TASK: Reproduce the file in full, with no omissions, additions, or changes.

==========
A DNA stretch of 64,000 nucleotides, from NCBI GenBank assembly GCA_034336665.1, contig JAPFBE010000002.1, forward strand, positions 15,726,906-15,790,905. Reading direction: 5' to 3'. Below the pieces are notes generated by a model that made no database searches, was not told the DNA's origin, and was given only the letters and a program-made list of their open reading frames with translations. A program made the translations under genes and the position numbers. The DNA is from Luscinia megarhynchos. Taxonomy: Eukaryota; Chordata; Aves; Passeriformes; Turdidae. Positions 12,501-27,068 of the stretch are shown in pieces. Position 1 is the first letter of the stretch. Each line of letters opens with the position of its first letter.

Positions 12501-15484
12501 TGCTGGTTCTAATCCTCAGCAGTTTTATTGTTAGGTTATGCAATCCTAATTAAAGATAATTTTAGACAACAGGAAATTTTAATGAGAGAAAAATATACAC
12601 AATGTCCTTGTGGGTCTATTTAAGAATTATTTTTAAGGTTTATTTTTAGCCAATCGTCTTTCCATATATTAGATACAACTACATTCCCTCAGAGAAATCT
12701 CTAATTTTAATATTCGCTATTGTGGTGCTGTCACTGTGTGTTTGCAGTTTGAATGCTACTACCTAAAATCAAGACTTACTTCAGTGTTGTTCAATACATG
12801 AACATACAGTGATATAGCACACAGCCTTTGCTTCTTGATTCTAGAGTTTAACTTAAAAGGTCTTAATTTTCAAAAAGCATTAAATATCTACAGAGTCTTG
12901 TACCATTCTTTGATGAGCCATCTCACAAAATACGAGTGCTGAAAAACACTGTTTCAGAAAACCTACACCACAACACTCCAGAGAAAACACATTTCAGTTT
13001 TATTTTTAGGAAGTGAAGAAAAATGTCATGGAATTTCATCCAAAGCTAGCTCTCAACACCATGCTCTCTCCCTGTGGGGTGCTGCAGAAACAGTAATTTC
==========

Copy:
A DNA stretch of 64,000 nucleotides, from NCBI GenBank assembly GCA_034336665.1, contig JAPFBE010000002.1, forward strand, positions 15,726,906-15,790,905. Reading direction: 5' to 3'. Below the pieces are notes generated by a model that made no database searches, was not told the DNA's origin, and was given only the letters and a program-made list of their open reading frames with translations. A program made the translations under genes and the position numbers. The DNA is from Luscinia megarhynchos. Taxonomy: Eukaryota; Chordata; Aves; Passeriformes; Turdidae. Positions 12,501-27,068 of the stretch are shown in pieces. Position 1 is the first letter of the stretch. Each line of letters opens with the position of its first letter.

Positions 12501-15484
12501 TGCTGGTTCTAATCCTCAGCAGTTTTATTGTTAGGTTATGCAATCCTAATTAAAGATAATTTTAGACAACAGGAAATTTTAATGAGAGAAAAATATACAC
12601 AATGTCCTTGTGGGTCTATTTAAGAATTATTTTTAAGGTTTATTTTTAGCCAATCGTCTTTCCATATATTAGATACAACTACATTCCCTCAGAGAAATCT
12701 CTAATTTTAATATTCGCTATTGTGGTGCTGTCACTGTGTGTTTGCAGTTTGAATGCTACTACCTAAAATCAAGACTTACTTCAGTGTTGTTCAATACATG
12801 AACATACAGTGATATAGCACACAGCCTTTGCTTCTTGATTCTAGAGTTTAACTTAAAAGGTCTTAATTTTCAAAAAGCATTAAATATCTACAGAGTCTTG
12901 TACCATTCTTTGATGAGCCATCTCACAAAATACGAGTGCTGAAAAACACTGTTTCAGAAAACCTACACCACAACACTCCAGAGAAAACACATTTCAGTTT
13001 TATTTTTAGGAAGTGAAGAAAAATGTCATGGAATTTCATCCAAAGCTAGCTCTCAACACCATGCTCTCTCCCTGTGGGGTGCTGCAGAAACAGTAATTTC